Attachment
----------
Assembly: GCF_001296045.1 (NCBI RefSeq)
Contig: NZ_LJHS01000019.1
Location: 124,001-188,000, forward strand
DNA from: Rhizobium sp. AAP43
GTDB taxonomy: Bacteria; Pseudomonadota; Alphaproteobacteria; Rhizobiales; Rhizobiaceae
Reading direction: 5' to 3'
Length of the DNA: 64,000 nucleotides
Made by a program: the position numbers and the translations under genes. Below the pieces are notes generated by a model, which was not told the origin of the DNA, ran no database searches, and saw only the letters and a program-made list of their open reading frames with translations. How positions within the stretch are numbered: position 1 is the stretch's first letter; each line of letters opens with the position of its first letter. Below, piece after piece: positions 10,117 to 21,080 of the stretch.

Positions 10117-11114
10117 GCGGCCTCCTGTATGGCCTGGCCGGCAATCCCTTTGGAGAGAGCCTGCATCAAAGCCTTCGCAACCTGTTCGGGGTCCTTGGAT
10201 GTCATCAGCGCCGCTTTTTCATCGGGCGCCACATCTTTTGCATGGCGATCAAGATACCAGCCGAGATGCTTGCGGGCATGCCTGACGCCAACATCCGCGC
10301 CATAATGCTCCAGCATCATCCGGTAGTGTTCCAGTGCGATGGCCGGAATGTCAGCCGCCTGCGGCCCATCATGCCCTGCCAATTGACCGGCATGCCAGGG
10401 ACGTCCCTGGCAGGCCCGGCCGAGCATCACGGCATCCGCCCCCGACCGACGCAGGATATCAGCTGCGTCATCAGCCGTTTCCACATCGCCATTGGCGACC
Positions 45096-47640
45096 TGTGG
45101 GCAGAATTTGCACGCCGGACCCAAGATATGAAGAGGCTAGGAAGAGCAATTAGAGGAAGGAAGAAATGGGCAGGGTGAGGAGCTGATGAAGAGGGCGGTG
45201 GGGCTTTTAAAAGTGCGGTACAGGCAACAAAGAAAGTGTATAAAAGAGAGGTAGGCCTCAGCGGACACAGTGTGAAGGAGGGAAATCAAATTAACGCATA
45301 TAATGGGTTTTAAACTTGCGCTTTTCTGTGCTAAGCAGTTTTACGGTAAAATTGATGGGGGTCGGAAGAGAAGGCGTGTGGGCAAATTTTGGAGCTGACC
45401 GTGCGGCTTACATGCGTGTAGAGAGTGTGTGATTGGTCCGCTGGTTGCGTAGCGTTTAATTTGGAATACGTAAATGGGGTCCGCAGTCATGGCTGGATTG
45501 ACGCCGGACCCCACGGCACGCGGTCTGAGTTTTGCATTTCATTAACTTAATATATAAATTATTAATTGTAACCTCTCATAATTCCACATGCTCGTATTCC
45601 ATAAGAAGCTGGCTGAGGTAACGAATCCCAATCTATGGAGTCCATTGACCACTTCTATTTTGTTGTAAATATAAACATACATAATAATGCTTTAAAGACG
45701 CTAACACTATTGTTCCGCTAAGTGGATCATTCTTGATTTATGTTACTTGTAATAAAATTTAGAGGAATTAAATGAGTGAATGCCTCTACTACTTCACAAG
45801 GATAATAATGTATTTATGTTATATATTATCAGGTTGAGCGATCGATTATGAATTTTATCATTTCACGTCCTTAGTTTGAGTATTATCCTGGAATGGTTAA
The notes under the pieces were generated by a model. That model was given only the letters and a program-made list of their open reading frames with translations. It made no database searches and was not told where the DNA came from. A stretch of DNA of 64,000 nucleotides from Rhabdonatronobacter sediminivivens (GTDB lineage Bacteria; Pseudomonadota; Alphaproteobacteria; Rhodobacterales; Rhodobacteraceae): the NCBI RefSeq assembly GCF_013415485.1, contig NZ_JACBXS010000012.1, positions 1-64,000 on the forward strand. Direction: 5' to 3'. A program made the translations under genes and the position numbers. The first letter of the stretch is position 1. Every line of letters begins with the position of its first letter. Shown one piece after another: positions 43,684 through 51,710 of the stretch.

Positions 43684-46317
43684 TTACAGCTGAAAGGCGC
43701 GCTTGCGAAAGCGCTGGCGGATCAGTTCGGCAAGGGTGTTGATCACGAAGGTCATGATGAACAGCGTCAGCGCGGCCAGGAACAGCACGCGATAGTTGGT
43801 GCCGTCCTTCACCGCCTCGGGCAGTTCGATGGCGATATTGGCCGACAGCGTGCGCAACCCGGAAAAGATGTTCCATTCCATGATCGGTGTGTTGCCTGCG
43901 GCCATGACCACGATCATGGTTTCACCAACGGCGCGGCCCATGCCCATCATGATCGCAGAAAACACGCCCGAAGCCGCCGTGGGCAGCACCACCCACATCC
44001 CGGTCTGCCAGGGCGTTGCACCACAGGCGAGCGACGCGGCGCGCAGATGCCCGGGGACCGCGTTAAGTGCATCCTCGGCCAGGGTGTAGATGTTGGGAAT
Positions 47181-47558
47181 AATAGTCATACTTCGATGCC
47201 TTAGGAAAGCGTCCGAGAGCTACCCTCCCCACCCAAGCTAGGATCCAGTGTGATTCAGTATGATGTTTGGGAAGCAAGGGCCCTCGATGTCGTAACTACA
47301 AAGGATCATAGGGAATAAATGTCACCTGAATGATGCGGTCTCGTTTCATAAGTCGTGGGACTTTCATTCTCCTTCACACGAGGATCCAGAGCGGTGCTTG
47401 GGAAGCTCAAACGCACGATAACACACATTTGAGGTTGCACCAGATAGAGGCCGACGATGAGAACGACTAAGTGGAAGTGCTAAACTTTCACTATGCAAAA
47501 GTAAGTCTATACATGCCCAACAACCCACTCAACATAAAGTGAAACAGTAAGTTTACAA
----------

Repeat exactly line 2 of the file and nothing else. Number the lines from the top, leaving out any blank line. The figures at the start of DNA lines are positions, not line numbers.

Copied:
Contig: NZ_LJHS01000019.1